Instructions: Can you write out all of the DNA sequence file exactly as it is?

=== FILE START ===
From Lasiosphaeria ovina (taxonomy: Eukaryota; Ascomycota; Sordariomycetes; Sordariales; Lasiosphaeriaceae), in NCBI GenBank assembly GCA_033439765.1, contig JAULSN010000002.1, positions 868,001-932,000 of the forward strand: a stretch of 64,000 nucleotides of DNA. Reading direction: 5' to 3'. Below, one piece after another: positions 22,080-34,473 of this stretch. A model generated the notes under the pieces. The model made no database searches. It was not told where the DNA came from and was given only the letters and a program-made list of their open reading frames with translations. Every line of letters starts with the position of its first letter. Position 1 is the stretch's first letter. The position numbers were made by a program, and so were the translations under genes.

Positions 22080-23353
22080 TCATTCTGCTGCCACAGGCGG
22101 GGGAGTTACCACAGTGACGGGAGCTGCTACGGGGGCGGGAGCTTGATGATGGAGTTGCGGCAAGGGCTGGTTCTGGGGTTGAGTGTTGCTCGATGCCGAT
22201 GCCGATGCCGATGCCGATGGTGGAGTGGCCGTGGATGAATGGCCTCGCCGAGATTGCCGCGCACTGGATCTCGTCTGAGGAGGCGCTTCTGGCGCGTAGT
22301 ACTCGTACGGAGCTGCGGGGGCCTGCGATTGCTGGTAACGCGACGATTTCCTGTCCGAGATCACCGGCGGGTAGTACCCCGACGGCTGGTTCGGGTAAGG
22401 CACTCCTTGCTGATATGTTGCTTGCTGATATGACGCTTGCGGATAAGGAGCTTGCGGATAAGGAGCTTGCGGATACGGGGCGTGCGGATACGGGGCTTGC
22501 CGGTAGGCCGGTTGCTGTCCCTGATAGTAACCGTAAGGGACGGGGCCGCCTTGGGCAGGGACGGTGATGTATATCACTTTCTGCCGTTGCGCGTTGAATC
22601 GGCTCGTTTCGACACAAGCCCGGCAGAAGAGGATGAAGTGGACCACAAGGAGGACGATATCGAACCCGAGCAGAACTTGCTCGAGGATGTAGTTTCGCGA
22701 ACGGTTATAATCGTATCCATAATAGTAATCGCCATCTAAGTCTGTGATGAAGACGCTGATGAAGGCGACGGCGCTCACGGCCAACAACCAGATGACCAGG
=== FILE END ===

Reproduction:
From Lasiosphaeria ovina (taxonomy: Eukaryota; Ascomycota; Sordariomycetes; Sordariales; Lasiosphaeriaceae), in NCBI GenBank assembly GCA_033439765.1, contig JAULSN010000002.1, positions 868,001-932,000 of the forward strand: a stretch of 64,000 nucleotides of DNA. Reading direction: 5' to 3'. Below, one piece after another: positions 22,080-34,473 of this stretch. A model generated the notes under the pieces. The model made no database searches. It was not told where the DNA came from and was given only the letters and a program-made list of their open reading frames with translations. Every line of letters starts with the position of its first letter. Position 1 is the stretch's first letter. The position numbers were made by a program, and so were the translations under genes.

Positions 22080-23353
22080 TCATTCTGCTGCCACAGGCGG
22101 GGGAGTTACCACAGTGACGGGAGCTGCTACGGGGGCGGGAGCTTGATGATGGAGTTGCGGCAAGGGCTGGTTCTGGGGTTGAGTGTTGCTCGATGCCGAT
22201 GCCGATGCCGATGCCGATGGTGGAGTGGCCGTGGATGAATGGCCTCGCCGAGATTGCCGCGCACTGGATCTCGTCTGAGGAGGCGCTTCTGGCGCGTAGT
22301 ACTCGTACGGAGCTGCGGGGGCCTGCGATTGCTGGTAACGCGACGATTTCCTGTCCGAGATCACCGGCGGGTAGTACCCCGACGGCTGGTTCGGGTAAGG
22401 CACTCCTTGCTGATATGTTGCTTGCTGATATGACGCTTGCGGATAAGGAGCTTGCGGATAAGGAGCTTGCGGATACGGGGCGTGCGGATACGGGGCTTGC
22501 CGGTAGGCCGGTTGCTGTCCCTGATAGTAACCGTAAGGGACGGGGCCGCCTTGGGCAGGGACGGTGATGTATATCACTTTCTGCCGTTGCGCGTTGAATC
22601 GGCTCGTTTCGACACAAGCCCGGCAGAAGAGGATGAAGTGGACCACAAGGAGGACGATATCGAACCCGAGCAGAACTTGCTCGAGGATGTAGTTTCGCGA
22701 ACGGTTATAATCGTATCCATAATAGTAATCGCCATCTAAGTCTGTGATGAAGACGCTGATGAAGGCGACGGCGCTCACGGCCAACAACCAGATGACCAGG